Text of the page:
After Joba Chamberlain gave up the dramatic three-run homerun to pinch-hitter, David Dellucci, in the top of the 8th inning of the first game of this three-game series against the Cleveland Indians, all of us in the “Yankees Universe”, were in total shock.
The heart-dropping homerun turned around a game that the Yankees were winning, 3-2, at the time, into a 5-3 Cleveland lead, and eventual win, as the Yankees could not mount a comeback from this devastating blast.
The sight of Joba Chamberlain, sitting in the Yankees dugout, with a towel over his head, after the inning was finally over, was a view of total disbelief, as we all witnessed something that we never expect to see when Joba enters a game.
The Yankee Stadium crowd came to a quiet hush, as the faces of those in attendance had dazed expressions as if they all had just been transformed into some sort of a reverse parallell universe.
Joba caused his own trouble, as he walked Grady Sizemore and Jhonny Peralta [both on 3-2 pitches], setting the stage for the David Dellucci blast into the short “friendly rightfield porch”.
Also, it seemed as if Joba and catcher Jose Molina were on a different wave-lenght throughout this whole inning. Chamberlain kept shaking Molina off, as the veteran catcher wanted Joba to throw more fastballs; but, the young rookie, Chamberlain, had other ideas, that included throwing a greater assortment of curveballs and sliders. So, this was a learning experience for Joba Chamberlain. Just as there are the “Joba Rules”, there also are certain pitching approaches that [maybe at sometimes] the pitcher should trust a veteran catcher [such as Jose Molina], and go with the judgment of the experienced catcher.
Anyway, as Joe Girardi said, “Joba will learn from this. In the long run, this will make him a better pitcher; and, make him tougher inside. It’s all part of Joba’s maturing process”.
And, we know this to be true, because of all in the Yankees Universe, Joba took this loss the hardest of everyone. As soon as that ball by Dellucci was hit, Joba knew where it was headed, as he bent down on the mound, with his head towards the ground. “It stinks when something like that happens”, Joba said after the game. “But, you understand it is part of the game. The biggest part is that I let my teammates down”.
Well, based on what we have seen so far in the very brief career of Joba Chamberlain, he is very mature for his very young age of 22. He will put this game behind him; learn from it; and, not let it affect any future appearances. To Joba, each game is a new day, and he is one pitcher [either as a reliever or starter] that the Yankees will always be able to count on.
In game two of this series, there is only one word to use to describe the winning pitcher, Cliff Lee, for the Cleveland Indians: AWESOME !!!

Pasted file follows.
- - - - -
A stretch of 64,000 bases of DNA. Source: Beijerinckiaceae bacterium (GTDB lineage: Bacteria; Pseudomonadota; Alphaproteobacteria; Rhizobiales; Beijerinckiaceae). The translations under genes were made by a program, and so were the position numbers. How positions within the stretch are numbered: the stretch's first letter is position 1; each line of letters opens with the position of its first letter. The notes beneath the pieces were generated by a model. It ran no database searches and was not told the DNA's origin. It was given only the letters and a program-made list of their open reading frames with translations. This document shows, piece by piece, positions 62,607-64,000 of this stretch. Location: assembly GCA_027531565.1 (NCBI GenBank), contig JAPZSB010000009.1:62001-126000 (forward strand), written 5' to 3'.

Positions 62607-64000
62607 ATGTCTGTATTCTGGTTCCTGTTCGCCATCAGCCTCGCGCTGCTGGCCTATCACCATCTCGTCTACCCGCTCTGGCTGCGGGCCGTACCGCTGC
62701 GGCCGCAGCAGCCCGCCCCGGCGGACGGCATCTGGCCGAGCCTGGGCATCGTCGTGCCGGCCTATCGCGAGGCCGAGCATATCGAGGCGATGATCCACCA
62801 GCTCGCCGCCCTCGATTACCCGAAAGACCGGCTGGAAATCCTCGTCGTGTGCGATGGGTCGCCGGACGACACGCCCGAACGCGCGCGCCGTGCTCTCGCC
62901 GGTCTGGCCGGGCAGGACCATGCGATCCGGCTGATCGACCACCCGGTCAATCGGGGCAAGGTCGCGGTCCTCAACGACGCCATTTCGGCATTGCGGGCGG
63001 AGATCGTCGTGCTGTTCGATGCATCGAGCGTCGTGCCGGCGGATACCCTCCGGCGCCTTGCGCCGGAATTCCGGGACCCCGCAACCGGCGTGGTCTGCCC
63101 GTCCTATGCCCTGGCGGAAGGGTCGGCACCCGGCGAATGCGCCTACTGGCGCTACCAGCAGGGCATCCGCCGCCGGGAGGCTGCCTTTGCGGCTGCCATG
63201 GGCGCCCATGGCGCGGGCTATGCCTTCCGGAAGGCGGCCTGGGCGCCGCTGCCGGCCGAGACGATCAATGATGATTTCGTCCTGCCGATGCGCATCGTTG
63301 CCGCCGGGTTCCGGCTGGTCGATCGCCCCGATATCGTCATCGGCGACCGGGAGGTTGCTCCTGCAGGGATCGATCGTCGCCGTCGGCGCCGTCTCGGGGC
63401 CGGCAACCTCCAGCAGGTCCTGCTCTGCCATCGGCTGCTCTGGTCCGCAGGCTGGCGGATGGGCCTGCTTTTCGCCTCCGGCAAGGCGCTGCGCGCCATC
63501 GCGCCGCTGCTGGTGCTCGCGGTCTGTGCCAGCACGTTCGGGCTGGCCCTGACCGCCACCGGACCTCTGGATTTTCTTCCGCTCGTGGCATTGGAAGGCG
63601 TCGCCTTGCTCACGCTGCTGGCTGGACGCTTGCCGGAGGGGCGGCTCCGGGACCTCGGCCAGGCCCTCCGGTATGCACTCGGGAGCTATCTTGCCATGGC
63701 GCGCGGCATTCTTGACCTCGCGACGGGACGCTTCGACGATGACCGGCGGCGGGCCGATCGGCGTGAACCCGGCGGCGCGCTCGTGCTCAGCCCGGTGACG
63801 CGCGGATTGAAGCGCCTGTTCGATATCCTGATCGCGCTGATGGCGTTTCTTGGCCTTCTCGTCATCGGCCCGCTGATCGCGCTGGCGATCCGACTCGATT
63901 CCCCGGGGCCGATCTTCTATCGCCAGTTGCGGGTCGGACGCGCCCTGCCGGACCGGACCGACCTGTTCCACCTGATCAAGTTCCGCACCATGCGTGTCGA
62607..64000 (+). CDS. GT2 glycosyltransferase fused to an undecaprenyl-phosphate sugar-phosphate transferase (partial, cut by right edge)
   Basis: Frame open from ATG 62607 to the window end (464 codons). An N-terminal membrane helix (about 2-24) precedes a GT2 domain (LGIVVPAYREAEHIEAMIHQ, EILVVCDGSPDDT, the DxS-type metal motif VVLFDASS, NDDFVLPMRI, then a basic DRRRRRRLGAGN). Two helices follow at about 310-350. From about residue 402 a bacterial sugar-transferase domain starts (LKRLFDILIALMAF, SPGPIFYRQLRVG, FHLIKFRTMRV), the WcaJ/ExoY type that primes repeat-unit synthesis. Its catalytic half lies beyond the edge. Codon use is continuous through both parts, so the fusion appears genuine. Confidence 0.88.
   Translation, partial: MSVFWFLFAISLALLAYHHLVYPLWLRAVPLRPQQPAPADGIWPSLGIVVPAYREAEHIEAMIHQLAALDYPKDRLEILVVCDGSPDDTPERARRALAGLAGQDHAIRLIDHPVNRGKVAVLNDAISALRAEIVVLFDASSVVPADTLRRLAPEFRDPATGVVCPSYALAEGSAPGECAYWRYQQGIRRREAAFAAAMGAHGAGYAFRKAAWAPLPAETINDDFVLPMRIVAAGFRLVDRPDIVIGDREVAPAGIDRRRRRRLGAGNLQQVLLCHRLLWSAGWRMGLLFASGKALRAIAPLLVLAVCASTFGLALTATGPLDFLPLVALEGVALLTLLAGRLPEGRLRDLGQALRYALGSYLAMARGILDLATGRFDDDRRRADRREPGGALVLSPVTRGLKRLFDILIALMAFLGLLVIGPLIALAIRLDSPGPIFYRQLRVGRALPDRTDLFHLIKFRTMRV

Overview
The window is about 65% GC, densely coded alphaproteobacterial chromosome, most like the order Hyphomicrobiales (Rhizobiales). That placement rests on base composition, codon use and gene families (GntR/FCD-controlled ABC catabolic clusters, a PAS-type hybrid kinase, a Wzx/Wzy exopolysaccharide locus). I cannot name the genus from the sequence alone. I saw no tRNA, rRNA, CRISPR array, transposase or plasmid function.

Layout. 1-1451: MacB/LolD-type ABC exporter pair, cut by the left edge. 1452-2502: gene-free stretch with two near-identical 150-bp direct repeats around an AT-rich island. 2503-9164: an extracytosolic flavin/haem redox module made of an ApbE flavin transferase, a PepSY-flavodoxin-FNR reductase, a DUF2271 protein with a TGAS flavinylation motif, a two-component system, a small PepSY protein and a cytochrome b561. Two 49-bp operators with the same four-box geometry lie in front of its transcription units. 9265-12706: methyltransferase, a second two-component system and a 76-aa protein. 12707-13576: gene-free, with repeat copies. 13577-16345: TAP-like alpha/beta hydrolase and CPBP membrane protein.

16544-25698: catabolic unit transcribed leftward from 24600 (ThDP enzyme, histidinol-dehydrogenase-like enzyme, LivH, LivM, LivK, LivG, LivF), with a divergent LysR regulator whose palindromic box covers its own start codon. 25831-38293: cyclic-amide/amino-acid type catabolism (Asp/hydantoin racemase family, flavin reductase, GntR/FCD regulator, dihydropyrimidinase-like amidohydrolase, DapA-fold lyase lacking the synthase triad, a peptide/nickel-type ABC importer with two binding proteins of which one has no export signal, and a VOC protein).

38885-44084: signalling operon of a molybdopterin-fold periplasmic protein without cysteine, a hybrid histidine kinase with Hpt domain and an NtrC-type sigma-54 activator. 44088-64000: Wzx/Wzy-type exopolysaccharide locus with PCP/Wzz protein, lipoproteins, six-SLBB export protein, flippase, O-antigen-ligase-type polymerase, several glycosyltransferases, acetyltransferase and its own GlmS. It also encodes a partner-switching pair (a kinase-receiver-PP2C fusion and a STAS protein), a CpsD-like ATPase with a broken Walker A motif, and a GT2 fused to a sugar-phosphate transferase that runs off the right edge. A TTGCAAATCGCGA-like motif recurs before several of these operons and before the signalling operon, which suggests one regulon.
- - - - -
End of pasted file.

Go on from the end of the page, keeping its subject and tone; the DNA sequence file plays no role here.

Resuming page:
What more can be said? Cliff Lee pitched an awesome game, going 7-innings, striking out 7, walking none, giving up six hits, and no runs, in the 3-0 [shutout] win by the Indians.
Cliff Lee is now 6-0, with a Bob Gibson like 0.81 ERA..
The Yankees lost the first two games of this three-game series against the Cleveland Indians; but, even though the Yankee bats continue to struggle to score runs on a consistent basis, the starters continue to deliver excellent pitching performances. In these losses to the Indians, Andy Pettitte pitched well in the 5-3 first game loss; and, Chien-Ming Wang recorded a solid pitching performance in his seven innings of work in yesterday’s 3-0 Cleveland [and, Cliff Lee] win. This was Wang’s first loss of the season [he is now 6-1], as the Yankee bats were held in check by Lee, and the Cleveland bullpen.
The Yankees are now 17-18 on the season, “FIVE” games behind the AL East leading Boston Red Sox.
It may be a little early; but, to quote the great Yogi Berra, “It’s getting late, a little early, out there”.
I know it’s only May 8th, and the Yankees have only played 35 games. But, these games, early in the season, count just as much as any other game on the schedule. Five games behind, are only a short step from being “ten games behind”, and, then, “fourteen and a half behind”, [like, last year]. Just an observation !!!
But, if the Yankees continue as they are now playing, and they fall 10-14 games behind the Red Sox, will they have enough in them to play the way they did down the stretch last year?
Well, the Yankees were the “Wild Card” playoff team in 2007; and [in my view] if they go 10 to 14 games behind the Red Sox this year, that would be way too much ground for them to make up.
Hopefully, we can look to Yogi Berra one more time, and say, “It ain’t over, ’till it’s over” !!!